A signatory to the United Nations Global Compact, Airbus is a firm believer in the private sector’s ability to make the world a better place.

Guided by the UN Global Compact

In September 2015, the 193 member states of the United Nations (UN) adopted the Sustainable Development Goals (SDGs) in a bid to eradicate world hunger and poverty, protect the environment and combat climate change by 2030. In December of that same year, Airbus became one of the first aerospace companies to adopt these goals and convert them into the core of its corporate social responsibility policy.

Rather than attempting to implement all 17 of these goals, which are divided into 169 targets, the company undertook a process of analysis to determine where it could really make a difference and then established plans in these areas.

The company worked together with the Air Transport Action Group (ATAG), who carried out a survey of members of the aerospace industry. “The results showed that those surveyed thought there were several priority areas we should be working on: decent work and economic growth; industry, innovation and infrastructure; climate action; and sustainable cities and communities,” explains Andrea Debbane, executive director of the Airbus Foundation, which is heading the project to adopt and apply the SDGs.

The role of millennials in achieving the UN goals

The role of ‘millennials’ born between 1980 and 2000 will be instrumental in achieving the goals established by the UN. As part of its project, Airbus established working groups of millennial employees from all over the world to find out which goals they thought should be prioritised and pursued more actively.

“Millennials are the future leaders of the company and we discovered that as a generation they have a very different view of things,” says Debbane. The majority thought that the company could be most impactful in responsible consumption and production, affordable and clean energy, and partnerships for the goals.

The participants, who were all Airbus employees, were located not just in  Europe but worldwide in order to provide as global a view as possible. Not only did they propose their ideas, they also formulated specific proposals for each of the goals.

For example: why couldn’t Airbus become a global leader for aerospace engineering education and create the necessary tools so that this training could be more accessible in developing countries, perhaps by expanding internet coverage in hard-to-access areas? Why not make better use of the energy produced by the company’s own activities and generate less polluting materials?

This group of professionals does not view the SDGs as a mere statement of intentions, but rather an opportunity to extend the company’s activities and generate additional profit while at the same time doing its part to create a fairer and more sustainable planet.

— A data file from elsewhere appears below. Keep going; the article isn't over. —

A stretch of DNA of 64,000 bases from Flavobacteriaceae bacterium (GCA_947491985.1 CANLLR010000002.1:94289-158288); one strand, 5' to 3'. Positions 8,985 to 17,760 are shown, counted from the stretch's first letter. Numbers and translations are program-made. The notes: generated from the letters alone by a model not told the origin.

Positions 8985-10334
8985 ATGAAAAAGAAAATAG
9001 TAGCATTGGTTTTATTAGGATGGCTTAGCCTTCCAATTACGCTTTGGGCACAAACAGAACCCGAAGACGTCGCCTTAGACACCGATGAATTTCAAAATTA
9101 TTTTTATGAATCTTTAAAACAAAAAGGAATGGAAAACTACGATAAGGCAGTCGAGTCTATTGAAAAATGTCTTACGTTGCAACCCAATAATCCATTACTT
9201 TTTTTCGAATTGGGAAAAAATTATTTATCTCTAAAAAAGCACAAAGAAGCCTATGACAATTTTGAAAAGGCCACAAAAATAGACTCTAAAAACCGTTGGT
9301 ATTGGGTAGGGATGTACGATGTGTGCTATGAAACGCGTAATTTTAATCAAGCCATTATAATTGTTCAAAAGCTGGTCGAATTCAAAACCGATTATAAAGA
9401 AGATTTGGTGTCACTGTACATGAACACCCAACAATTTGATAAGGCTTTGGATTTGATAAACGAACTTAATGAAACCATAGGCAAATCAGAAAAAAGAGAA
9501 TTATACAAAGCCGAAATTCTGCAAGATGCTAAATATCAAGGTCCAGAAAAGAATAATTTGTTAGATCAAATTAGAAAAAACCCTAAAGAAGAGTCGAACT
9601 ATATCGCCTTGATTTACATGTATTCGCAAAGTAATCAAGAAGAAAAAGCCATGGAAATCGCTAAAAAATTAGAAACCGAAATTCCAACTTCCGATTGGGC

Signature of the Memorandum of Understanding between Airbus Foundation and the International Federation of Red Cross. From left to right: Tom Enders, Chairman of the Airbus Foundation and CEO of Airbus and Elhadj As Sy, Secretary General of Red Cross and Red Crescent Societies

At the forefront with Airbus Foundation

Airbus has already started up similar initiatives to those proposed by the millennials. For example, Airbus Foundation recently established a science, technology, engineering and mathematics (STEM) centre in Stevenage (United Kingdom), with the aim of encouraging young students to take up a career in these areas.

Students can visit the site used to simulate the surface of Mars for tests of the new Rover that will travel to the red planet on the ExoMars mission, and they can talk with the engineers who designed it. Airbus Foundation is also working on an online STEM education programme that has the potential to reach and inspire “millions of youth all over the world,” says Debbane.

In addition, Airbus has joined forces with NGOs working on the SDGs. For example, as part of an open challenge it has collaborated in the design of new devices for hand hygiene together with the International Federation of Red Cross and Red Crescent Societies (IFRC).

In the near future, the Airbus Foundation plans to start up similar challenges to adapt existing technologies to the problems that these NGOs face on the ground. The idea is to transfer knowledge to where it can help others, for example through the use of drones, 3D printing or nebulising and disinfecting technology. “We can exploit our capacity for problem solving and be of great help to other organisations that are also working to achieve different SDGs,” says Debbane.

“These are issues that all businesses should be contemplating,” says Haldane Dodd of ATAG. “The SDGs set out a very useful framework to help companies view their sustainable development responsibilities. Airbus is doing a lot to contribute to a more sustainable world and, importantly, has been careful to select the areas where its expertise and skills can have the greatest impact.”

Nuño Domínguez